The purity of any precious metal or stone has been defined by the term Carat or Karat.
Pure gold is equivalent to 24 Karat (24K). Pure gold comes in yellow, but it can be produced in shades of rose, white, green, and even two-tone.
None of these additional colors are natural, and instead produced by mixing pure 24K yellow gold with various other metals. The percentage of the other metals (copper, silver, zinc, and nickel) produces the different shades of gold. Gold purity may also be described by its fineness, which is the amount of pure gold in parts per 1000. For example, a gold ring containing 583 fine gold has 583 parts (58.3%) gold and 417 parts (41.7%) of other base metals. Federal Trade Commission rules require that all jewelry items sold in the United States as gold shall be described by “a correct designation of the karat fineness of the alloy.”
Rose gold is also known as pink gold or red gold, and is a mixture of pure yellow gold with a high percentage of copper. It has a very subtle and delicate color that may intensify somewhat with age due to a slight, but commonly regarded as attractive, tarnishing of the copper alloy. Rose gold is created by increasing the copper-colored alloys mixed with the gold, and decreasing the silver-colored alloys. 14K rose gold contains as much pure gold as 14K yellow gold but, because of the increased copper, is slightly pinker in color.
White gold is created by increasing the silver-colored alloys (zinc, silver, nickel) normally mixed with gold and decreasing the copper-colored alloys. 14K white gold contains as much gold as 14K yellow gold but is nearly white in color.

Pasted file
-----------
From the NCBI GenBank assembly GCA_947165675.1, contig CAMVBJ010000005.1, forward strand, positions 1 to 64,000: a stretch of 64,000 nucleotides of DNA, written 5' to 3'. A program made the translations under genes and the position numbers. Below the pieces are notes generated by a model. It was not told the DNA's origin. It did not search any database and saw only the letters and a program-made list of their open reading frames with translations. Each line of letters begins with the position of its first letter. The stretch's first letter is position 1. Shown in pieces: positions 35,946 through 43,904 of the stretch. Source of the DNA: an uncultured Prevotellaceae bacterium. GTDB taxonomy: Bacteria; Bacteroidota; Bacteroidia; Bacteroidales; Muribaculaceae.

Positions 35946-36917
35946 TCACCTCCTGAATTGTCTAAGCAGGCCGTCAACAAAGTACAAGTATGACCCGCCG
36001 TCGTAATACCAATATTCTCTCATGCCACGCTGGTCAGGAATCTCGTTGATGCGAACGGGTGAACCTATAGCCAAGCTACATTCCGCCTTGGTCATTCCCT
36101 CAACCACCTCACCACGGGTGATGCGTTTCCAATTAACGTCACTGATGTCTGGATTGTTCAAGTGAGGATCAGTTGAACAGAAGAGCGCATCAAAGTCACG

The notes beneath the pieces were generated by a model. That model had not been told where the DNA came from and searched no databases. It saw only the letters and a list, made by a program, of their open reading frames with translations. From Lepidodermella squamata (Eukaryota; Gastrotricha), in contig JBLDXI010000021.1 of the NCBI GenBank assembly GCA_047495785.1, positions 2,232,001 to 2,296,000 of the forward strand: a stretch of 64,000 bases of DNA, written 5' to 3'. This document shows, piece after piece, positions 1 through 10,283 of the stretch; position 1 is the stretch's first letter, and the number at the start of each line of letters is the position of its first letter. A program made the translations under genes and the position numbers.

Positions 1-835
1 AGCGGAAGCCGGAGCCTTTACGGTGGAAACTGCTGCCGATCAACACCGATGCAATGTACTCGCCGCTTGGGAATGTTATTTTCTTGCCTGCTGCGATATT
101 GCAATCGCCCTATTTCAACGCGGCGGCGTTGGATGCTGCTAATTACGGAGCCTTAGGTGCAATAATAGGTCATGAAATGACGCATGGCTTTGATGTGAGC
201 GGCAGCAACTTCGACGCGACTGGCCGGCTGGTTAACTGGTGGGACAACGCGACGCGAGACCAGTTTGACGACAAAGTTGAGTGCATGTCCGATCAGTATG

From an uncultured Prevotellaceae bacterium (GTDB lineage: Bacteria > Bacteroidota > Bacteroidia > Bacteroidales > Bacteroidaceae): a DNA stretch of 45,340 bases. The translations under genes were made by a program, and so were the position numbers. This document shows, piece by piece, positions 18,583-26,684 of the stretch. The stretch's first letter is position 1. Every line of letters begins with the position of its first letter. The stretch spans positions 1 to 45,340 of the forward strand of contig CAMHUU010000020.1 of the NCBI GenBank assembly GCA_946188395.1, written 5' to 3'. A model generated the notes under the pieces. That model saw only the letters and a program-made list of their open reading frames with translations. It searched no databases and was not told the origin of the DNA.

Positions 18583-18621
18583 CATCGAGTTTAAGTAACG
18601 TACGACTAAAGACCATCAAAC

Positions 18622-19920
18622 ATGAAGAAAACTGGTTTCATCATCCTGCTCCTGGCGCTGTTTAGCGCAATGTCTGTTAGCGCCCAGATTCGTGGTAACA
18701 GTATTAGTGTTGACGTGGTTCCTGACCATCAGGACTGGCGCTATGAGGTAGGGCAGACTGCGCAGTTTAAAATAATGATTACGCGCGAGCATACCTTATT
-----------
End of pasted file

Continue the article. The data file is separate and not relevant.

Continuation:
Green gold is created by mixing an alloy of pure yellow gold and pure silver. For rings, harder metals such as nickel or zinc are sometimes added to make the gold more durable. The green color, like rose gold, is very subtle and is most noticeable when it is used in a piece of jewelry next to areas of yellow, white, and pink gold.
Weighing Precious Metals
The weight of a piece of gold jewelry is a factor that helps to determine its value. It is important because it is an indication of the amount of fine gold in an item of jewelry. Grams (g) and pennyweights (dwt) are the units of weight most commonly used in weighing gold. Gold and silver are almost always weighted in the troy system of weights where one pound troy equals twelve troy ounces and twenty pennyweights equals one troy ounce. The Avoirdupois weight system, where one pound equals 16 ounces, is used in the United States for most everything except precious metals.
grams (g); pennyweight (dwt); troy ounce (oz t); ounce avoirdupois (oz av)